Umm Mahmud sits next to her baby Mahmud Idilbi on July 12, 2014 in the Syrian city of Aleppo
Umm Mahmud sits next to her baby Mahmud Idilbi on July 12, 2014 in the Syrian city of Aleppo © Zein Al-Rifai - AMC/AFP
Umm Mahmud sits next to her baby Mahmud Idilbi on July 12, 2014 in the Syrian city of Aleppo
AFP
Last updated: July 13, 2014

Mother of rescued Syria baby appeals for help

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The mother of a two-month-old Syrian baby rescued from the rubble of a bombed Aleppo building appealed on Saturday for help to raise her son.

Mahmud Idlibi's dramatic rescue in the flashpoint northern city, a constant target of regime air raids, was shown in a video tweeted Friday by the team that saved him.

The 30-second clip was posted by a group calling itself the "Aleppo civil defence", volunteers who operate in rebel-held areas of the city.

It was also posted on YouTube.

Initially the team mistakenly identified the child as a girl but an AFP correspondent met the mother and child on Saturday.

The mother, Umm Mahmud, said her husband and daughter had been killed in an air raid in the southern Aleppo district of Al-Ansari that trapped the baby.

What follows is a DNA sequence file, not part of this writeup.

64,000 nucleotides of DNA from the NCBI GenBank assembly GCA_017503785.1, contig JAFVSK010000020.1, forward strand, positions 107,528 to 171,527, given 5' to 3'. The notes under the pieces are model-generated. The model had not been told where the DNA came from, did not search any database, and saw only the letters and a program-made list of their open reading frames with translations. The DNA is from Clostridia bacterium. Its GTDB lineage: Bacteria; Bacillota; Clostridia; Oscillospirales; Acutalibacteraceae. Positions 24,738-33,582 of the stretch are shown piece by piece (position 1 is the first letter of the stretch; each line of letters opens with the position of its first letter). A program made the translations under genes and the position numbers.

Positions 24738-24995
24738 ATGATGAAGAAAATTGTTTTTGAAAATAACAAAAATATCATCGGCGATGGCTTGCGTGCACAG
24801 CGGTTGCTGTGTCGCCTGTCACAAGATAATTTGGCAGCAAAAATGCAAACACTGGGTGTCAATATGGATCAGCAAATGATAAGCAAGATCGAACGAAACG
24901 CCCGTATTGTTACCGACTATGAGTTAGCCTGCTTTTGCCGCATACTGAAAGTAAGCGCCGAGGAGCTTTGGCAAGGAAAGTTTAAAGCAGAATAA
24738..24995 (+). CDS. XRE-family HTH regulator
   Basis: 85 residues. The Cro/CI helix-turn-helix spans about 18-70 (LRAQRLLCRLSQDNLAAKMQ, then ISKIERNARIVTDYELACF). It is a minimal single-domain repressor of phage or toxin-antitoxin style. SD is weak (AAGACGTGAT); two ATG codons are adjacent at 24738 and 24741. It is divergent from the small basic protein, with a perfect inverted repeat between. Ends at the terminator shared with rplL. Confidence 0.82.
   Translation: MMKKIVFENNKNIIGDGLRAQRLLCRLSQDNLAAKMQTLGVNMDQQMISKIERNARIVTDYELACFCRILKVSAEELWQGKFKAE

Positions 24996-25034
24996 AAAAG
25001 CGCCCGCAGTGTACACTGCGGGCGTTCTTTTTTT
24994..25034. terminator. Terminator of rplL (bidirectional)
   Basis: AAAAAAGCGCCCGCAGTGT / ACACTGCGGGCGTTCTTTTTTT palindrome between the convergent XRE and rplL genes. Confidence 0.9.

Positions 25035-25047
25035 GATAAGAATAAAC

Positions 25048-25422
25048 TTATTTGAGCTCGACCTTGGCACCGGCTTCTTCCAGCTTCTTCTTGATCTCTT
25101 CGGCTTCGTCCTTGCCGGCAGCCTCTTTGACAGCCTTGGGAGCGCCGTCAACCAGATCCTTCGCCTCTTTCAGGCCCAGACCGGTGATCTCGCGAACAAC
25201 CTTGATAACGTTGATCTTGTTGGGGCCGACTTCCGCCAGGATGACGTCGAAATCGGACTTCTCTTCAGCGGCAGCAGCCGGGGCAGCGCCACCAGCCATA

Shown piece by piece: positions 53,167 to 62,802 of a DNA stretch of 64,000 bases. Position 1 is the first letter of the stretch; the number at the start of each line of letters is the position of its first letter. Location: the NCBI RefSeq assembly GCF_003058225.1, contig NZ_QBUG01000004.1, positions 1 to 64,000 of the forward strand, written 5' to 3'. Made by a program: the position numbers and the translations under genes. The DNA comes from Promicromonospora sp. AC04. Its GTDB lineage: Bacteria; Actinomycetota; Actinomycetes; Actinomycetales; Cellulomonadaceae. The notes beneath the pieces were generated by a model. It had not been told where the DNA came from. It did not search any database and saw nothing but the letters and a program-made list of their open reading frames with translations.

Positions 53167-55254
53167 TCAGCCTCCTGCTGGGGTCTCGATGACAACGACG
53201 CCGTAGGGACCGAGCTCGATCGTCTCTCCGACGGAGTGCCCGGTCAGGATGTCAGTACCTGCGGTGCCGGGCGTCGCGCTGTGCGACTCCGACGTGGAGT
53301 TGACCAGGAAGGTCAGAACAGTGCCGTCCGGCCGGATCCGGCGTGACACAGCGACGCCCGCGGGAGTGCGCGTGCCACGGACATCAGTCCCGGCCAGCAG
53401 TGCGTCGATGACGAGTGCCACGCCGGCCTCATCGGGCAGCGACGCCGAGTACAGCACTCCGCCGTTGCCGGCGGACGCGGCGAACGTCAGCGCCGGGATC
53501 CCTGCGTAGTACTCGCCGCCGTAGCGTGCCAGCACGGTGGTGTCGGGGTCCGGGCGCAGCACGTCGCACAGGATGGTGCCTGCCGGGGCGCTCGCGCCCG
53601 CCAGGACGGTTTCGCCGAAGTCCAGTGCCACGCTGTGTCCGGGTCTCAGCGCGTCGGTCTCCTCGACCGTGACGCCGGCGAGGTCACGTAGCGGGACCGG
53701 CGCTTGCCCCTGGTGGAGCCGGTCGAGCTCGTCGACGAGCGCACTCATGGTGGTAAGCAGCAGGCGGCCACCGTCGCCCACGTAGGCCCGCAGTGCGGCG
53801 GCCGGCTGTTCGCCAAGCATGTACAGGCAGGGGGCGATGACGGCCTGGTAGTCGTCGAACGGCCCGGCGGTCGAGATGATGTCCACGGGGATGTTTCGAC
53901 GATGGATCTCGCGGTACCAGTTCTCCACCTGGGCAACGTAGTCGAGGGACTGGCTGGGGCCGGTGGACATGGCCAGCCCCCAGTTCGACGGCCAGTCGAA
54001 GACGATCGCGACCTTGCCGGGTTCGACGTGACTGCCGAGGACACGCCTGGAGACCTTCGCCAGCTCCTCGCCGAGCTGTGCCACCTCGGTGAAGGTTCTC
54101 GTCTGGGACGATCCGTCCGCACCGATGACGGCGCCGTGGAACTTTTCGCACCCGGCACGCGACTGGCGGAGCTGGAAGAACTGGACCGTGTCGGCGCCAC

"It was June 18. We were asleep when suddenly I heard a loud explosion. I passed out and woke up in hospital," she said.

"My husband and daughter were killed," added the black-clad woman who has now been taken in by her brother in Aleppo's Al-Mashad district.

"We desperately need help," she said, her infant son next to her. "We have nobody left."

Activists blamed regime warplanes for the deadly raid.

Mahmud's rescuer, Khaled, told AFP his team had pulled three women and three men from the rubble before realising several hours later that a baby also needed rescuing.

"The boy was still alive and unhurt. He had spent hours under the rubble. It was a miracle," he said.

In the video the baby is heard crying as its tiny body, completely covered in dust, is carefully extracted.

AFP could not initially independently verify the authenticity of the video which was posted nearly a month after the event, apparently because of technical problems.

Daily air strikes by regime forces have killed hundreds of people in rebel-held parts of Aleppo, drawing international condemnation.

More than 170,000 people have been killed in the three-year war, one third of them civilians, according to the Syrian Observatory for Human Rights.

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